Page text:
Let's get through this as quickly and painfully as possible. I've bitten the bullet for the morbidly curious and subjected myself to the horrors of "Beastly" a feeble, vapid attempt at modernizing "Beauty and the Beast." Writer/Director Daniel Barnz delivers a tale that has no understanding of the original tale nor the inherent danger in frivolously spoofing issues facing the teenage demographic the film is targeted to. Assembling a cast that includes one of the Olsen twins, the girl from "High School Musical," the star of this year's smash sci-fi success "I Am Number 4" (no, that's not sarcasm, I'd never be so cheap and petty), and Neil Patrick Harris who must have been offered a good chunk of change to do very little, "Beastly" will simultaneously bore and maybe even offend you as it wildly flails about on the screen, until 86-minutes (was it really that short, it sure didn't feel that way?) it mercifully ends and you can try and purge the time wasted from your memory.
Where does one begin? The sheer notion that leads Alex Pettyfer and Vanessa Hudgens were key elements in two other 2011 big-screen stinkers, "I Am Number Four" and "Sucker Punch" respectively says a lot for a film that pairs the two together in a story of petty teenage romance haphazardly serving as the crux of a classic fable. Pettyfer blandly inhabits the role of Kyle, son to a wealthy father and popular high school pretty boy who holds nothing but hatred and disdain for the "uglies" who don't meet his ideal standard of beauty and social standing. The early sequence that introduces Kyle's SNL-esque level of social bigotry is a surreal sketch of elitism that would make Brett Easton Ellis jealous, if only it weren't actually written with competence. Enter frumpy opposite, Lindy (Hudgens) who is the "plain girl" by typical, tired Hollywood standards of putting her in baggy clothes and throwing a hippie-ish hair accessory sets her apart from Kyle's designer suits. Naturally Kyle insults her before turning his venom to the even more eccentric Kendra, textbook goth with a small facial tattoo played by Mary-Kate Olsen in either the film's most brilliant piece of acting or through sheer serendipitous ineptitude. Olsen steals every scene she's in and isn't afraid to chew scenery, revealing herself to be a witch who curses Kyle with baldness, tattoos any self respecting outsider would die for and a bit of cyberpunk biomechanical hardware to boot.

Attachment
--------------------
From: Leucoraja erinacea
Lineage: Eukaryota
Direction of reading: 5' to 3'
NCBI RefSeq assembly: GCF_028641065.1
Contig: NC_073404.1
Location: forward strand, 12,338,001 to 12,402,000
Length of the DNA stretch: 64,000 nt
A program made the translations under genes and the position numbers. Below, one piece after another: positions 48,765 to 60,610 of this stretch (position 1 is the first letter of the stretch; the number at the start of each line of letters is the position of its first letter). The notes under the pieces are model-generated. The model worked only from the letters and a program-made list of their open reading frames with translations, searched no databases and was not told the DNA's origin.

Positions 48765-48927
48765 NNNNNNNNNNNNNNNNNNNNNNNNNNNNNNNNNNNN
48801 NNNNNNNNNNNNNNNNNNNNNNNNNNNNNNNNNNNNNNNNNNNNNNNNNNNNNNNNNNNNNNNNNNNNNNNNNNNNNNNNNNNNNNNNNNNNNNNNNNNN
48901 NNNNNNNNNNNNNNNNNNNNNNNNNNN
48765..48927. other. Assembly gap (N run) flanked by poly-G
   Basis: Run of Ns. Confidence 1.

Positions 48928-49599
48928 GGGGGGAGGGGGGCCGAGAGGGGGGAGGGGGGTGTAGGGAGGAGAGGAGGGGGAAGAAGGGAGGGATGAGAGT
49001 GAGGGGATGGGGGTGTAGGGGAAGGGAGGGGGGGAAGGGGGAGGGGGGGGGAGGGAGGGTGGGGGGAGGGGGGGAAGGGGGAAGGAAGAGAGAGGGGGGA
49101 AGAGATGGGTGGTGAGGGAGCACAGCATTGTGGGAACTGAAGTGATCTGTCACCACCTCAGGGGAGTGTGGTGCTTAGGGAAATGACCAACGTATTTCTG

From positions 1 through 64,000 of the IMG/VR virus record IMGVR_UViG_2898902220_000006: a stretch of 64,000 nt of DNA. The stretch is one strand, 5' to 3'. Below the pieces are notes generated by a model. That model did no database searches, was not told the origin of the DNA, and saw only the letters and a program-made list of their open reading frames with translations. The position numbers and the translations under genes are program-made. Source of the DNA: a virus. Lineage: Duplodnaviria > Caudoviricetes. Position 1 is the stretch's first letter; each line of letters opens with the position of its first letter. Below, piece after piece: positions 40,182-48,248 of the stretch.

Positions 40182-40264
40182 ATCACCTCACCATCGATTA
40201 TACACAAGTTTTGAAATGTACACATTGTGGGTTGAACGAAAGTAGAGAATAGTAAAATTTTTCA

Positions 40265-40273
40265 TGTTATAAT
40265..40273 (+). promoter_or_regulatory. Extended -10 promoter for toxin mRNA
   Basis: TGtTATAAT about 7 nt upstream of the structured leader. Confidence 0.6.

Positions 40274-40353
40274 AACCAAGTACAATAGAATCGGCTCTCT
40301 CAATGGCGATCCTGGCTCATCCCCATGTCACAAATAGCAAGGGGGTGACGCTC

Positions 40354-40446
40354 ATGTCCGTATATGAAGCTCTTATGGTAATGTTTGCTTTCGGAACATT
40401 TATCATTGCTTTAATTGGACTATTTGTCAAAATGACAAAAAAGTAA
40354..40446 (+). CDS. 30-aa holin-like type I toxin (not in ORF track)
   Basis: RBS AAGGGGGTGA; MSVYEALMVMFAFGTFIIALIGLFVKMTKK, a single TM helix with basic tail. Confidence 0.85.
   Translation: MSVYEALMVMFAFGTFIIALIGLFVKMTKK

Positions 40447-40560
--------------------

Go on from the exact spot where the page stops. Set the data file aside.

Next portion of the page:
All of "Beastly's" problems are summed up by the sequence following Kyle's newfound affliction as his father half-heartedly attempts to get him help, before casting him off to a lavish penthouse with a maid (who Kyle earlier in the film expanded his repertoire of shallow superficiality to outright racism) and a blind tutor (Neil Patrick Harris), who alongside Olsen's Kendra appears to be the only actor embracing the terrible script and milking every second of camera time for what it's worth. The ultimate intent of "Beastly" is to teach the audience that beauty is within and people can change and blah, blah, blah. Yet, as shallow a character as Kyle is in the beginning, the film itself picks up where his character leaves off sending the take-home message that the key to true love is a healthy dose of carpentry, woe-is-me letter writing, and general stalking. Kyle wastes not a moment of his time engaging in all three activities, at one point, if memory serves correctly simultaneously, because after all he only has a year to get poor Lindy to love him or he's cursed forever!